A visit to Phoenix International Raceway on April 16 for the Jimmie Johnson Foundation 150 presented by Shamrock Farms featured a dramatic back-and-forth battle between Bowles and East Coast driver Steve Park that ended with a green-white-checkered finish. Bowles battled back in the final laps to take the win. Holmes took advantage of the scramble in the final two laps to gain second, with Park finishing third.
Holmes then padded his points lead in the championship chase by winning a fierce short-track battle at Madera (Calif.) Speedway on April 25. His victory in the NAPA Auto Parts/Toyota 150 presented by Exclusive Energy Drink marked his second win in four races and stretched his lead to 66 points. David Mayhew took second, followed by Mike David. Bowles, who lost two laps due to a flat tire, charged back to finish seventh.
While Kyle Busch dominated the overall competition in the NASCAR Camping World Series East-West combination race at Iowa Speedway in May, David Mayhew came away with a win as the top finishing NASCAR Camping World Series West driver in the annual event in Newton, Iowa. Among West drivers – Mayhew finished third overall, followed by Paulie Harraka, who was fifth overall, and Brett Thompson (No. 61 RTT Chevrolet), who was seventh overall. The advantage Holmes had in the points standings took a hit, when an accident in the Iowa event left him to finish last among the 16 West drivers.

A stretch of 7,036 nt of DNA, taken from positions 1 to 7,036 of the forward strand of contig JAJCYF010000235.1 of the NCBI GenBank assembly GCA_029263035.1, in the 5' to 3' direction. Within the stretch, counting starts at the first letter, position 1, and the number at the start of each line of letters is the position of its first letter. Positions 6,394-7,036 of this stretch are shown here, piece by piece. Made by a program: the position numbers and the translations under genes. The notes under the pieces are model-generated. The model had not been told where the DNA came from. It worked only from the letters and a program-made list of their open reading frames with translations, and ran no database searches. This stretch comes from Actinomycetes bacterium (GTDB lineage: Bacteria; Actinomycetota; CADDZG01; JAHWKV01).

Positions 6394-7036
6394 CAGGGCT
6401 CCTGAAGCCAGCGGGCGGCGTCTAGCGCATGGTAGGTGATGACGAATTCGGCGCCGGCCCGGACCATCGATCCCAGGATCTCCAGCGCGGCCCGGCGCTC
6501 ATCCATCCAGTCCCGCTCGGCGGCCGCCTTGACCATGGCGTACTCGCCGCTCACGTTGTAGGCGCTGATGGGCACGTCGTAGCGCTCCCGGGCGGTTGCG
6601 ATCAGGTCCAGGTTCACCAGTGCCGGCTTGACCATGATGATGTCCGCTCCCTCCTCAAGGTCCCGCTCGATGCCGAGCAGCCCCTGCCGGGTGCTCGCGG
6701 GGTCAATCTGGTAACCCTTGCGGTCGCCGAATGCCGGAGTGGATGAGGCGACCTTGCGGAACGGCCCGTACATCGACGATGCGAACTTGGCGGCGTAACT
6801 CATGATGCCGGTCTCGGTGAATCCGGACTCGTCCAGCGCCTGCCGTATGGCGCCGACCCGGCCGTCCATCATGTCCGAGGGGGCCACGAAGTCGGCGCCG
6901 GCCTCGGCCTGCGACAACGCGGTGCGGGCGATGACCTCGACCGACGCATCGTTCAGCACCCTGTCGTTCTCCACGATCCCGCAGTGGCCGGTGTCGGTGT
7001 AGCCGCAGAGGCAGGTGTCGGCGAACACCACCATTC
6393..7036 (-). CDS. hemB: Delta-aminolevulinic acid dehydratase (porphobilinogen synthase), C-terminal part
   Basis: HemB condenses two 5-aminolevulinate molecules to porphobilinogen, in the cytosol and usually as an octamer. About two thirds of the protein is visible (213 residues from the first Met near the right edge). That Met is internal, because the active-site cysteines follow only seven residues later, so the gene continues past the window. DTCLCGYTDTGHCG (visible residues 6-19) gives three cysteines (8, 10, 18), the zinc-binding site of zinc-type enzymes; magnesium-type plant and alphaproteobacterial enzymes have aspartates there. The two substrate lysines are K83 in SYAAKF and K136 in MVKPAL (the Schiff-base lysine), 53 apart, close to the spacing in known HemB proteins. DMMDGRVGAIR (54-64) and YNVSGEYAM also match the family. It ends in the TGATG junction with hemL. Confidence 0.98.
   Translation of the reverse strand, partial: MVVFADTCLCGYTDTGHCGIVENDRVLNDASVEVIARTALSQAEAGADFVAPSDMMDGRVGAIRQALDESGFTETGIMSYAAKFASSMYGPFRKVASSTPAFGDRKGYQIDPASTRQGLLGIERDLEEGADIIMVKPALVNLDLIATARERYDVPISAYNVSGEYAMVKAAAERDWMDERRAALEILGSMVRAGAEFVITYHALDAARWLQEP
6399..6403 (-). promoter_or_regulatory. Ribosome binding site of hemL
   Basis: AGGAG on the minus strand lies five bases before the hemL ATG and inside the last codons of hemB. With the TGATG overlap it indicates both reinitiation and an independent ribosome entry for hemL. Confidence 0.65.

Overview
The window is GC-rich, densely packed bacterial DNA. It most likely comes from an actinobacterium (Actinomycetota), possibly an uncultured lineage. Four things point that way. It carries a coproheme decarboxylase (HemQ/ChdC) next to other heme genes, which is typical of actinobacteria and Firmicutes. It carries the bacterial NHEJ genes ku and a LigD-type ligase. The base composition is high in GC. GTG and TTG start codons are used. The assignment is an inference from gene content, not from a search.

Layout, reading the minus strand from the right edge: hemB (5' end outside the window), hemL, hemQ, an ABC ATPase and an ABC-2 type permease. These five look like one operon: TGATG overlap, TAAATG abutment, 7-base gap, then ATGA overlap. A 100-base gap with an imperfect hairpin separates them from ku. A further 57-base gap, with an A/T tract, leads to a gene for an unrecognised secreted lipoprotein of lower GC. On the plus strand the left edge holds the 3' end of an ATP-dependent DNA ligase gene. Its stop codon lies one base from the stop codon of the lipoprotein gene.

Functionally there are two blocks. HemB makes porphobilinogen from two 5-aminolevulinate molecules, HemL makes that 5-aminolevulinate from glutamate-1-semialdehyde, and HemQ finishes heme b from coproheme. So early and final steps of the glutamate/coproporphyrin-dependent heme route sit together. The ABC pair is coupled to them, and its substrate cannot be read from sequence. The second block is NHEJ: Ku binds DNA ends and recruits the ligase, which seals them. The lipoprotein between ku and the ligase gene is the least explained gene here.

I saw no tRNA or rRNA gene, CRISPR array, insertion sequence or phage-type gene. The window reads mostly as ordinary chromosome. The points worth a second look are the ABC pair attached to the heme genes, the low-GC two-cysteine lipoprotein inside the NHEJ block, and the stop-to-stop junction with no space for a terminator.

He rebounded at Douglas County Speedway, however. A year after overcoming a flat tire and fighting his way through the field at the Roseburg, Ore., track to get the victory, Holmes stayed out front all night and led all 150 laps en route to winning the Toyota/Bi-Mart 150 presented by NAPA on June 6. It increased his series points lead to 36 points over Bowles, who finished second. Mayhew was third.
The complexion of the championship chase began to change as the series visited Infineon Raceway in Sonoma, Calif., on June 20 for the first of three road-course events on tap in 2009. A wild finish there left Jason Bowles in Victory Lane as the repeat winner in the Bennett Lane Winery 200 presented by Supercuts. Bowles inherited the win following a last-lap incident between his teammate, Patrick Long (No. 9 Sunrise/AASCO Motorsports Ford), and race leader Joey Logano. Mayhew finished second and Holmes third.
Bowles benefited from a visit to his home track of Toyota Speedway at Irwindale (Calif.) on July 4, scoring his third consecutive win on the half-mile track and taking over the lead in the championship standings. Bowles led 132 of 200 laps in taking the victory in the King Taco 200 before a Fourth of July capacity crowd. Jeff Barkshire was second, followed by Paulie Harraka.